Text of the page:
Saturday, August 16, 2014

It's All About The Lens.

While I have long been a mostly Nikon shooter, I realize that there are other lenses out there that are really amazing, and that they don't mount on a Nikon.  Since I am shooting film here, I am not going out to buy a Sony Alpha or some other mirrorless digital camera to mount different lenses on.  No way.  This boy is shooting film as much as possible (and yes, I do own two Nikon DSLRs).  For instance, Konica has always had a reputation for manufacturing some excellent glass.  I was given a Konica Autoreflex TC by my mother-in-law last year.  The camera body wasn't working, but the 40mm 1.8 lens was perfect, so I bought a Konica Autoreflex T body on ebay for about $15.  Then, I saw the 57mm f/1.4 at Huron Camera -- an amazing lens I have read about elsewhere. I bought it, and it is one of those lenses that quickly becomes a favorite.  Wide-open it has a bokeh that will make some of those bokeholics pee their pants.   My Autoreflex T's meter is a bit off, so I usually use sunny-16 or a hand-held meter for my exposures.  What I have REALLY come to love is shooting the expired Panatomic-X (that I bought back in March at the estate sale) with this lens.  I am getting some images that I have really been liking.  Shooting late in the day with soft light at wide-open aperture or close to it is giving me some results that I am quite pleased with.

There are many other lenses out there that justify owning a body that they fit just to shoot with them.  It's all in the glass... the body is just there to keep the film in.    What's your favorite lens?

Wednesday, August 13, 2014

Bag of Surprises

Last weekend I stopped by the Ann Arbor Recycle Reuse thrift store to see what I might find in the way of cameras, etc.  I found a few photographic books that I decided to pickup, and I was looking through a jumble of things in one corner towards the back, when I spied one of those Kodak Film cooler bags.  It was ratty-looing with mildew on it, but I looked inside, anyway.  Much to my surprise there were two decent Polaroid pack film cameras and a bunch of accessories.  The cashier was somebody new, and I offered $5, as the bag was unpriced.  He looked inside, and thought that "some of the small parts were probably worth more than the cameras" and came back with $7.50.  Sold.  I was going to offer $10, but Adrienne (who obviously is a shrewder person than I) thought that was too high to start with.  So, I saved at least $2.50.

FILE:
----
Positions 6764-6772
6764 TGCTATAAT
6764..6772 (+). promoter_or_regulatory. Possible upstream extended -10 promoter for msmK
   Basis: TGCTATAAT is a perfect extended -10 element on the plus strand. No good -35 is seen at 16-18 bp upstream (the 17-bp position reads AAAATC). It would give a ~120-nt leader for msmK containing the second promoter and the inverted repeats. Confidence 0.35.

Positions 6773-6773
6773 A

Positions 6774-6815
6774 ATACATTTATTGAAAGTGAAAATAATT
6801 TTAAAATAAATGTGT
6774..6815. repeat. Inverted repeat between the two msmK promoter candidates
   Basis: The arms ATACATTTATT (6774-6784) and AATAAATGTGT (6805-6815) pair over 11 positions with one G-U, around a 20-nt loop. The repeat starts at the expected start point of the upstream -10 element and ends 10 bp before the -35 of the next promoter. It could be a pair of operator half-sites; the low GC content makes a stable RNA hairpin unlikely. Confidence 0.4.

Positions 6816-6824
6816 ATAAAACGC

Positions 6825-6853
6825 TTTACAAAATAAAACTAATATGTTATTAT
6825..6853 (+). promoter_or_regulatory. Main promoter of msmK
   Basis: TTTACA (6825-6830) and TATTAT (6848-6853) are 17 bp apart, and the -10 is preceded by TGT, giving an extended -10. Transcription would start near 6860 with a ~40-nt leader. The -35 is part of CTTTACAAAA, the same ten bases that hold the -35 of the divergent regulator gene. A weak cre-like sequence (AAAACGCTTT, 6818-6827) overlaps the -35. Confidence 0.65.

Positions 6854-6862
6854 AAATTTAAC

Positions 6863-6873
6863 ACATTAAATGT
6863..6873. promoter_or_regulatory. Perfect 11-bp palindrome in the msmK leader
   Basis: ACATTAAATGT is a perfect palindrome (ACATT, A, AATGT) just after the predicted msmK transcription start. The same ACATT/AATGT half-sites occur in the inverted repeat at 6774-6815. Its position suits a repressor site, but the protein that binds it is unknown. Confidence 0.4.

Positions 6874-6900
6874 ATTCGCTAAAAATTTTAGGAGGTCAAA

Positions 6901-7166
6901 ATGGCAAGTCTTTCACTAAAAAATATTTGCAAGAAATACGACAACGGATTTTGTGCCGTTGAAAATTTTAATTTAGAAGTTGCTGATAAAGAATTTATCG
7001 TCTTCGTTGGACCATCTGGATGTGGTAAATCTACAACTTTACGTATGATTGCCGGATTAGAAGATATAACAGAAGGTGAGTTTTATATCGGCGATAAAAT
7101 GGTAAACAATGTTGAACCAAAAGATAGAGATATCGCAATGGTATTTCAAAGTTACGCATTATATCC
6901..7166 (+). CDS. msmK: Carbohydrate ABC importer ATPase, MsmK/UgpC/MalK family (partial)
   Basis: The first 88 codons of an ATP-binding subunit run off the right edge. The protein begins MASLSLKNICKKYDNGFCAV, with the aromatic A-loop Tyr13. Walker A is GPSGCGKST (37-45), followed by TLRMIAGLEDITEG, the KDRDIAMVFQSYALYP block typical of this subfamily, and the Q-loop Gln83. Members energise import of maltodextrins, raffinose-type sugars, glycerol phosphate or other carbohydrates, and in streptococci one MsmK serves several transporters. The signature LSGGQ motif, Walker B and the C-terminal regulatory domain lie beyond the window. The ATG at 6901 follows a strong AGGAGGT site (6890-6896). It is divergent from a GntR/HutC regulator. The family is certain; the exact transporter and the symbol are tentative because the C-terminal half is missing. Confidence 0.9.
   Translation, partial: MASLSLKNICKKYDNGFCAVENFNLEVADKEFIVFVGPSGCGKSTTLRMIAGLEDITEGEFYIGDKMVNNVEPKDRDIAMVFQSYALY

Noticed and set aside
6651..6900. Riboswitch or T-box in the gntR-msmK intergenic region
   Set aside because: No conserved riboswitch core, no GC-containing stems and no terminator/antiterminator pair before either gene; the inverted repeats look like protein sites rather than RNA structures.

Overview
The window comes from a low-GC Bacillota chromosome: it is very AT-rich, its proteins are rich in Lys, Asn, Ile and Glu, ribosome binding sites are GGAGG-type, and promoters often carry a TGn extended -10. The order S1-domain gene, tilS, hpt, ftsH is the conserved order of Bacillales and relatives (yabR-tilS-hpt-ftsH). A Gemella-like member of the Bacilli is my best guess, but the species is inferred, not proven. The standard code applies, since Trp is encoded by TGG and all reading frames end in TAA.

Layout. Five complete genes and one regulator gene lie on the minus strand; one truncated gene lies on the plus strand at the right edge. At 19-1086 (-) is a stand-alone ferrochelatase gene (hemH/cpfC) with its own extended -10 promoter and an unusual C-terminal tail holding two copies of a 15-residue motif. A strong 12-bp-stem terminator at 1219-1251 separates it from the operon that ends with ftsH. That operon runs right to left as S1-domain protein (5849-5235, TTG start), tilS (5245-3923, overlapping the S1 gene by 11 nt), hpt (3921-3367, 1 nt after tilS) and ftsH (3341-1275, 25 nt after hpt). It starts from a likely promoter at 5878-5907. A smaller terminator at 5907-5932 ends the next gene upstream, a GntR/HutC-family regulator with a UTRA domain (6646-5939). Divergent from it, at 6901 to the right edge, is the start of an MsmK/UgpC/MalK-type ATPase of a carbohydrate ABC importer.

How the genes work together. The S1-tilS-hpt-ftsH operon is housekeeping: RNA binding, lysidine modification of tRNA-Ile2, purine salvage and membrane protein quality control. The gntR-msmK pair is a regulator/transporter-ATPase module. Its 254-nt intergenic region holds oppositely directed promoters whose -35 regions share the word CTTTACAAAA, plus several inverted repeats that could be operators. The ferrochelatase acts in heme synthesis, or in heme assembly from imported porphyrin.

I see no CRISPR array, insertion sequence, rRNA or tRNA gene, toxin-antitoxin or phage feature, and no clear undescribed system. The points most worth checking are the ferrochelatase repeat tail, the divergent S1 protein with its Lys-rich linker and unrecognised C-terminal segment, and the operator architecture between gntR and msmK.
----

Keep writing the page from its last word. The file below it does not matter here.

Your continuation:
Once I got the bag home, I immediately started looking through it.  It has sat around in someone's basement for a long time, I think.  However, the two cameras, a Polaroid 450 and a 340 were in pretty good shape.  There was a cardboard box of exactly the right size inserted into the bag for rigidity, and tucked between the box and the bag were a bunch of papers, including  a few old b&w Polaroids, some more recent-looking b&w prints, instructions for the Polaroid cameras and accessories, as well as the manual and papers for a Canon Canonet-28. A Polaroid self-timer, close-up kit, UV filter, M3 bulbs, 2 flashbulb holders, a screwdriver, and a Kalimar telephoto lens for the Polaroid completed the kit.  Oh, and there were 4 of the small tubes that hold the coater strips for the old b&w prints.